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Current Culture in Le Guin’s “The Ones Who Walk away from Omelas” Story

“The Ones Who Walk away from Omelas” is a fiction by Ursula K. Le Guin. Through the elaborated imagery of reflective narration, the author explores urgent moral issues still relevant to our society. This paper aims to apply Le Guin’s short fiction to the cultural analysis of our modern society.

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The story is setthein a fictional city of Omelas, where citizens enjoy prosperity, peace, and happiness. This setting is rich in utopian elements (Mamola), but they evolve into social criticism of hypocrisy and lack of empathy. The suffering of an innocent child pays for the happiness of citizens who are conscious of the situation: “They all know it is there, all the people of Omelas” (Le Guin 5). Most characters avoid questioning this sacrifice; moreover, they openly accept this state of affairs.

The author goes even further, showing that they find the sufferings of the child necessary. It guarantees their stability: “Some of them have come to see it; others are content merely to know it is there. They all know that it has to be there” (Le Guin 5). The author is highly critical of the cynical social practices of exclusion and silencing when urgent social problems remain unaddressed and even institutionalized.

On the other hand, Le Guin shows that these issues are challenging to change from the inside. Those who cannot accept the sacrifice do not fight to improve the situation from the inside. They prefer to leave the city, and the narrator does not identify their destination: “I cannot describe it at all. It is possible that it does not exist” (Le Guin 7). This quotation shows that the social problem of suffering and injustice has no definite solution.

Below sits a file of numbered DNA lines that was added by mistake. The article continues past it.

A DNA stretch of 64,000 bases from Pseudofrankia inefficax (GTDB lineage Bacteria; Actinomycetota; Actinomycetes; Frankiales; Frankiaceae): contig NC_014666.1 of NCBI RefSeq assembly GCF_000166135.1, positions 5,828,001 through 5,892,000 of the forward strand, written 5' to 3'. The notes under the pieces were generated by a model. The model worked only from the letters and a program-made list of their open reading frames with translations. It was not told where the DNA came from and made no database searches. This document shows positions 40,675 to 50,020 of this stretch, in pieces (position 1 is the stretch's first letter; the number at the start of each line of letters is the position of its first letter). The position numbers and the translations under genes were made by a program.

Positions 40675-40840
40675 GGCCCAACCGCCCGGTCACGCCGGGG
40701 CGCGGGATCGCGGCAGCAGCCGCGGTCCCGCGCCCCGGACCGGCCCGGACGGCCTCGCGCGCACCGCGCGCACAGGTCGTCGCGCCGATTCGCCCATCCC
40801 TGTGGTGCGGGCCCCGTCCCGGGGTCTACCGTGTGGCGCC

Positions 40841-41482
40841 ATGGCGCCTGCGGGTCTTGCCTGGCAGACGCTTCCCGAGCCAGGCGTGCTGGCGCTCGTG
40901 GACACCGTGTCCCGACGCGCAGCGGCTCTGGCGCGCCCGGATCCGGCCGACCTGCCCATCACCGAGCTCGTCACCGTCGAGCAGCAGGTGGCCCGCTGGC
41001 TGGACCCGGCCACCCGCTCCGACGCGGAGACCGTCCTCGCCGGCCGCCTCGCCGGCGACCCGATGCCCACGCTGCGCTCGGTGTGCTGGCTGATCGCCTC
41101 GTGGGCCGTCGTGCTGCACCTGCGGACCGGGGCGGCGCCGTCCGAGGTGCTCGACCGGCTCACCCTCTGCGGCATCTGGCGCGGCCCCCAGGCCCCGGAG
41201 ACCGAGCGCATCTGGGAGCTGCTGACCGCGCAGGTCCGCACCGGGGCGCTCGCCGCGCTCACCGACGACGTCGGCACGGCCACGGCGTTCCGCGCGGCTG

In her short story, Le Guin depicts a range of individual reactions to a burning social issue, and people mostly tend to accept violence as a necessary evil. A parallel can be drawn with modern responses to violence, injustice, and poverty, which are silenced as long as they do not disturb the majority’s balance. The act of taking responsibility and facing the situation often results in self-exclusion from society instead of changing it.

References

Le Guin, Ursula K. “The Ones Who Walk Away from Omelas.”

Mamola, Gabriel. Walking Towards Elfland: Fantasy and Utopia in Ursula K. Le Guin’s “The Ones Who Walk Away from Omelas.” Extrapolation, vol. 59, no. 2, 2018.

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StudyCorgi. "Current Culture in Le Guin’s “The Ones Who Walk away from Omelas” Story." April 21, 2022. https://studycorgi.com/current-culture-in-le-guins-the-ones-who-walk-away-from-omelas-story/.

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StudyCorgi. 2022. "Current Culture in Le Guin’s “The Ones Who Walk away from Omelas” Story." April 21, 2022. https://studycorgi.com/current-culture-in-le-guins-the-ones-who-walk-away-from-omelas-story/.

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StudyCorgi. (2022) 'Current Culture in Le Guin’s “The Ones Who Walk away from Omelas” Story'. 21 April.

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